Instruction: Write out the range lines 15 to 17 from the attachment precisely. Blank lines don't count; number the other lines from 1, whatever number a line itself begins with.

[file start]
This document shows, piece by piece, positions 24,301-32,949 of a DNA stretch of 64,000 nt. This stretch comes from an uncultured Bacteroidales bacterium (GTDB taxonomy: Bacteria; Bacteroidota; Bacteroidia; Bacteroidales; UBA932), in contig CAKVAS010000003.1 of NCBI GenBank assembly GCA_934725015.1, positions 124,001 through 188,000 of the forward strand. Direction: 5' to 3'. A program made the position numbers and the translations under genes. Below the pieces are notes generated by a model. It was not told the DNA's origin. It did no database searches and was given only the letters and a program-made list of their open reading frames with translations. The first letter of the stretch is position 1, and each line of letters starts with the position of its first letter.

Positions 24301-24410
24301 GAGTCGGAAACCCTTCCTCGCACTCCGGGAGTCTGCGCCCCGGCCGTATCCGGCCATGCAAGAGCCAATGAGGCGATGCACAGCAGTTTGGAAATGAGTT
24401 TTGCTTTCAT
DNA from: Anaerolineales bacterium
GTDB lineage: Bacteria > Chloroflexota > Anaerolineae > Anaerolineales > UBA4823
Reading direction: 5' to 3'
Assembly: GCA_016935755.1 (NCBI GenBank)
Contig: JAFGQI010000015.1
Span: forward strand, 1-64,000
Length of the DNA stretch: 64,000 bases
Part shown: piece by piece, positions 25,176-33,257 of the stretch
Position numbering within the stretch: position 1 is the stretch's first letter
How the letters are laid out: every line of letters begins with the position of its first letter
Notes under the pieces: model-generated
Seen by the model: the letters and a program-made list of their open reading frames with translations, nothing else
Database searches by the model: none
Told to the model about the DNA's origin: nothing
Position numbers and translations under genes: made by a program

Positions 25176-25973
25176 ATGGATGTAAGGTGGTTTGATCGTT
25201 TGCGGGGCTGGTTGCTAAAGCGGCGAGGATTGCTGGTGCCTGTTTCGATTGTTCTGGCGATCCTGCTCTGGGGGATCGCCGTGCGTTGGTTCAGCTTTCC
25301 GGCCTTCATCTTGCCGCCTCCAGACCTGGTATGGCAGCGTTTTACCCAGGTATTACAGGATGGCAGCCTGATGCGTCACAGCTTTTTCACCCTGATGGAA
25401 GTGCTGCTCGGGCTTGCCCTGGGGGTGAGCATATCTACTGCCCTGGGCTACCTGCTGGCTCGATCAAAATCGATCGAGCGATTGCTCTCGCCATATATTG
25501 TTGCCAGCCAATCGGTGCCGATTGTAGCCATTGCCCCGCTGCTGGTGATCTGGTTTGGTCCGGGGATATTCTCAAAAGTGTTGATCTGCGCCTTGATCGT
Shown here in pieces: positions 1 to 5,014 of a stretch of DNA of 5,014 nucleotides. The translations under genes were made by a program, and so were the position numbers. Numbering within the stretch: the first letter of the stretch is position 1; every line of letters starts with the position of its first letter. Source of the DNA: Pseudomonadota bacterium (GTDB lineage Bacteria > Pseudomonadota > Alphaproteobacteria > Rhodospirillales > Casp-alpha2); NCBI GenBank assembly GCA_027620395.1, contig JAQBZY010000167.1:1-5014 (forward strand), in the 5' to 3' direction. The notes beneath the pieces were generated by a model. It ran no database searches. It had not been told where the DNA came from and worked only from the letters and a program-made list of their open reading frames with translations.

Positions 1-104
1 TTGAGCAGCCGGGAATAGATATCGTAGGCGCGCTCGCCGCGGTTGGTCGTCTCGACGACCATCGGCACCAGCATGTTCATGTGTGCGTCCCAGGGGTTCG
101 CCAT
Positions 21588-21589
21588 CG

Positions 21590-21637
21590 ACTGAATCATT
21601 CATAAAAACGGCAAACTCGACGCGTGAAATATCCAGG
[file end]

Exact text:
Notes under the pieces: model-generated
Seen by the model: the letters and a program-made list of their open reading frames with translations, nothing else
Database searches by the model: none